This I do believe is self-explanatory! The single most important thing that you can do to stop the spread of any germs is to wash your hands
The next type of Precaution is Droplet Precautions. Droplet Precautions are intended to prevent infection by large droplets that are released when an infected person sneezes, coughs, or talks. Examples of infectious diseases that are spread this way include: Neisseria meningitidis, Pertussis, and Influenza. It is probable that person-to-person transmission of avian influenza occurs primarily via droplets.
Universal safety Precautions
What are Universal Precautions
Universal precaution are
control guidelines designed to
from exposure to Diseases
spread by Blood and other Body
– Applied universally in caring for all patients
• Hand washing
• Decontamination of equipment and devices
• Use and disposal of needles and sharps safely
• Wearing protective items
• Prompt cleaning up of blood and body fluid spills
• Systems for safe collection of waste and disposal
• Previously known by various names including “universal
• Sstandard precautions are designed to reduce the risk of
transmission of bloodborne and other pathogens from
both recognized and unrecognized sources to a
• They are the basic level of infection control precaution
• Hospital Infection is the result of a combination of factors:
Microbial source + Transmission + Susceptible host =
History of Infection Control Precautions
Infection Control Precautions
Separates facilities, Antisepsis and disinfections ... etc
UNIVERSAL PRECAUTIONS (guidelines for protecting healthcare
worker because the emergence of HIV & other bloodborne
BODY SUBSTANCE ISOLATION ( focused on protecting patients and
health personnel from all moist body fluids not just blood: semen,
vaginal secretions, wound drainage, sputum, saliva etc
STANDARD PRECAUTIONS:Two level approach:
•Standar Precautions which apply to all clients and patients
attending healthcare facilities
•Transmission-based Precautions which apply only to hospitalized
ISOLATION PRECAUTIONS (new pathogens; SARS, Avian Influenzae
Every Procedure increases the
Risk of Infection to HCW
• Understand and become familiar with
• Learn the importance of good hygiene
and hand washing.
• Learn proper hand washing techniques.
• Learn the proper technique for applying
and removing gloves.
Why Universal health
The concept of Universal Health
Precautions emphasizes that all our
patients should be treated as
though they have potential blood
born infections, and can infect the
caring health care workers. ( CDC )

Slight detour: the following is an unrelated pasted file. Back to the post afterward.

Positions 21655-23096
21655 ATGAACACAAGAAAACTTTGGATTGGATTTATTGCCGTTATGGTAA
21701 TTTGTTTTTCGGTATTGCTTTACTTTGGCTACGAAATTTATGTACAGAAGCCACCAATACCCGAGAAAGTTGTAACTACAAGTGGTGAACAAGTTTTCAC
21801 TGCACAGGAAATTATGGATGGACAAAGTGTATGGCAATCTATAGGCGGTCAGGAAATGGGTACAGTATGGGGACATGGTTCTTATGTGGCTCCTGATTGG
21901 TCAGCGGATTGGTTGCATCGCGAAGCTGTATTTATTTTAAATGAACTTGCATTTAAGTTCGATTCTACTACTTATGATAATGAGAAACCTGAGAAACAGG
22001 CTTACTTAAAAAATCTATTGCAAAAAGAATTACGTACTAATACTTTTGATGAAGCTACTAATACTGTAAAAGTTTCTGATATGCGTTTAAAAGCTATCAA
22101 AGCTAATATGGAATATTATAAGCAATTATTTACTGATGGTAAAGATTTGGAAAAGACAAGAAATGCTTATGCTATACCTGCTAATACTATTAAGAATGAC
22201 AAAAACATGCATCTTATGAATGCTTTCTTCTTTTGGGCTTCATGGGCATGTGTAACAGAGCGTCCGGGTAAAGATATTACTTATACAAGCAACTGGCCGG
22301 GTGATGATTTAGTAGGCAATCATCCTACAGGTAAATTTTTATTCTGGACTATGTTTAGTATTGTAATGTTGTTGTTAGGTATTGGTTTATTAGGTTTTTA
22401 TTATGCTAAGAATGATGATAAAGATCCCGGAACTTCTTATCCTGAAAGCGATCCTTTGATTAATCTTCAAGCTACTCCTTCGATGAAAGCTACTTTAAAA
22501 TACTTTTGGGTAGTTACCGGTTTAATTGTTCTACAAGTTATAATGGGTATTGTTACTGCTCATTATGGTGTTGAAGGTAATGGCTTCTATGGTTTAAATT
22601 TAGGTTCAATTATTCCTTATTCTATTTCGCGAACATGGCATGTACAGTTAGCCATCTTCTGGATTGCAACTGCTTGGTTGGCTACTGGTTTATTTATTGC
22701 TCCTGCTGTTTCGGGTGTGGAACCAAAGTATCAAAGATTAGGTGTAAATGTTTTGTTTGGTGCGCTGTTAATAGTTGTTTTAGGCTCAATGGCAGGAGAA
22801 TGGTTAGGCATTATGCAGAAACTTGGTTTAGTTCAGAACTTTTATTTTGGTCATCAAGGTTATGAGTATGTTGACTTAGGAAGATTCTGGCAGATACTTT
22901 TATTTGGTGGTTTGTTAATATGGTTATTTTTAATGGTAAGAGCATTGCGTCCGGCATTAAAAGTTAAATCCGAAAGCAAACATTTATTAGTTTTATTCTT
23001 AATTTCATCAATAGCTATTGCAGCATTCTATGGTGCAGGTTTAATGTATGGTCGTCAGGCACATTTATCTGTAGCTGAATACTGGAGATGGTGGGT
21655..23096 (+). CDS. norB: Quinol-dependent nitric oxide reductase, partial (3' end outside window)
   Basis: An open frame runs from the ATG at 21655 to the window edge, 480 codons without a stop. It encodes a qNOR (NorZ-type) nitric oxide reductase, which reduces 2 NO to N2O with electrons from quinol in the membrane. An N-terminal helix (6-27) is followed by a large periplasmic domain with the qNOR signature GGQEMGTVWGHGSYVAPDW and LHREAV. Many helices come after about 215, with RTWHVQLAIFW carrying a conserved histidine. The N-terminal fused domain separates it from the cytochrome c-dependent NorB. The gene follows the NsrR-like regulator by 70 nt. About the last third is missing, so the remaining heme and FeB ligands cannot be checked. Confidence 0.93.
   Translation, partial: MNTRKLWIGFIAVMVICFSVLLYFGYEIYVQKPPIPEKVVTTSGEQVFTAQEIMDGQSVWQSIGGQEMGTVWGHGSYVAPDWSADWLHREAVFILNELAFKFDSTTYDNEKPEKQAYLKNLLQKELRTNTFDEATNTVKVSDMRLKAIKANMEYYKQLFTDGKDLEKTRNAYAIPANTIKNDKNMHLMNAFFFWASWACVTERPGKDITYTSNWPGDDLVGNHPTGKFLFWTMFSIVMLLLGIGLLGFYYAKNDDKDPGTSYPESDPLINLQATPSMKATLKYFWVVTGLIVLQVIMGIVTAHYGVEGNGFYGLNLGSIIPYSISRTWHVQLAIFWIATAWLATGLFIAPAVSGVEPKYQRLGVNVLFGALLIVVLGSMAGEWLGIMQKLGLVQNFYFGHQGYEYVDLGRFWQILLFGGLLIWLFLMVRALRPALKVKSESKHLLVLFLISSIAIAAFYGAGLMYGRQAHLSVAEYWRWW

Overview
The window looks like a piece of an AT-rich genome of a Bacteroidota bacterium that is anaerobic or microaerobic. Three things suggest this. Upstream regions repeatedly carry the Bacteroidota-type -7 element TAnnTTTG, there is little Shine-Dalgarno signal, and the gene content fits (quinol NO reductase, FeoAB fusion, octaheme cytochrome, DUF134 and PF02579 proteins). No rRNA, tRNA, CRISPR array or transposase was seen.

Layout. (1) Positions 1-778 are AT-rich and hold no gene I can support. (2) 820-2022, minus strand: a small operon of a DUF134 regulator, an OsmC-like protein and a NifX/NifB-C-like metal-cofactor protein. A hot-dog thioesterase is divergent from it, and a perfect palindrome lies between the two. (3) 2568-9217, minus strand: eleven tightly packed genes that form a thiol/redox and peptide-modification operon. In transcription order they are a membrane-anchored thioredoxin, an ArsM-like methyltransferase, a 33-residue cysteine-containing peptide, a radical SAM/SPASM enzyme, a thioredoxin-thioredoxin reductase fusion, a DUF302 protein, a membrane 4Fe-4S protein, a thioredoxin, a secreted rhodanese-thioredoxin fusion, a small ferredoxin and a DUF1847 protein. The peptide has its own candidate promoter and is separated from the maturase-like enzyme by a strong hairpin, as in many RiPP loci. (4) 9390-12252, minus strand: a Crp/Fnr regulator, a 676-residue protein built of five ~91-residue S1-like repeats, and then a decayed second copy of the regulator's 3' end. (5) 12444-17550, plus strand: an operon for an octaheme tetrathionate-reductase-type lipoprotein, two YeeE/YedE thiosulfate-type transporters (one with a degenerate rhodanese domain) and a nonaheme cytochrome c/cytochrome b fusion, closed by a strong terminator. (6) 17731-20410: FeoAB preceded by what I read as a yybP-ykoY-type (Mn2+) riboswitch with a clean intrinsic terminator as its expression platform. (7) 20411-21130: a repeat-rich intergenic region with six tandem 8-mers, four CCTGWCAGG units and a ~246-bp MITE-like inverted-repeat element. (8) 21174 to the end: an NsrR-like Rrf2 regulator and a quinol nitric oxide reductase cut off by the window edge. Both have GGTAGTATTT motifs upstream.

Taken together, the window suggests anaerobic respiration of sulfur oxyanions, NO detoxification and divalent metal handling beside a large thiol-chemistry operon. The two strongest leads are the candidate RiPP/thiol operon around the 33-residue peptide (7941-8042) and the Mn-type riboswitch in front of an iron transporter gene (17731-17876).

Human materials/Tissues considered
3 Vaginal secretions
5 Synovial fluids
6 Amniotic fluid
7 All other body fluids
Not Infectious unless contaminated with
Blood or Body fluids.
Urine / Vomitus,
Saliva unless blood
Hand washing is the most
important method of disease
Bacteria and bacteria can
be spread via dirty hands
and the are too small to
see with the human eye.
You must wash you hands
properly in order to
• There is no Health precaution like Hand
• Washing with simple toilet soap - reduces the
rate of transmission of common infections
including the HIV.
Indications for Hand Washing
• In prolonged contact with patient.
• Before taking care of Immune supressed,New born
infants, patients in ICU / ICCU, Dialysis Units, Burn’s
• Before and after touching wounds.
• When Microbial contamination of Hands, likely to
occur when in contact with mucous membranes,
body fluids, and other secretions contaminated with
Blood, and serous fluids.
What to be used for hand washing
• In most circumstances Non medicated soaps and
detergents are effective in removing most transient
• In demanding circumstances, in handling potentially
harmful infections, use Ethyl or Isopropyl alcohol.
• Detergent formulations containing Chlorhexidine
Povidone,or Hexachlorophene are effective in
prevention of spread of infections.
Words of Wisdom on Hand
Soap, water and
Common sense are still be
This I do believe !
The single most important thing that you can do to stop
the spread of any germs is to wash your hands
Use of Gloves
Use of a pair of
gloves can protect
if chances of
Blood or Body
Use of Mask, Cap, Eye Wear
• Will certainly protect
us from splashes of
Blood or Body fluids.
• Don't underestimate
the importance of
Use of Cap and
• It equally protects
UP recommends the use of
• Face shields
Uses of Cap and Mask
Stringent use of
Mask and Cap
several Lives in
Use of Foot wear
•Wearing foot wear covering entire
sole protects the entry of Microbes
from the contaminated floors with
Blood and Body fluids.
•Remember many of us have cracks on
Use of Impervious Gown
A simple thin Plastic
apron underneath the
linen is of great help in
soaking our inner
clothes and exposure
to harmful microbes.
Universal Precautions also
• Proper handling and
disposal of needles.
• Taking precautions to
prevent injury from
scalpels, needles, and
Disposal of Needles and Sharps
• All used needles and sharps should be
deposited in thick walled puncture resistant
• Bending, Reshaping, should be prohibited.
• Do not recap the needles to avoid needle stick
• All used Disposable syringes and needles
should be discarded into Bleach solution at
the work station before final disposal.
Dealing with Used Needle
continues to be
Of dealing with
Managing Occupational Exposure to HIV
Post-Exposure Prophylaxis (PEP:
• PEP – Following occupational HIV exposure, shortcourse of ARV drugs can be used to reduce the
likelihood of infection
• Register occupational exposures
• Ensure that HIV counselling, testing,and ARV
drugs are available
• Educate healthcare workers
Post-Exposure Prophylaxis (PEP)
• Immediate steps post- exposure
• Wash exposed wound or skin with soap and water
• For needle or sharp injury, allow to bleed for a few
seconds before washing
• Inform supervisor of type of exposure and the actions
• Assure confidentiality to the HCW
• Ensure support and referral for treatment
Guidelines for PEP
• Ideally, initiate PEP treatment within 2
hours of exposure
• If source patient is HIV negative,
discontinue PEP and retest at 6 weeks,
3 months, and 6 months
• If source patient is HIV positive,
counsel, support, and refer the HCW
for continued treatment
Guidelines for PEP (continued)
– Follow approved PEP regimen( suggested)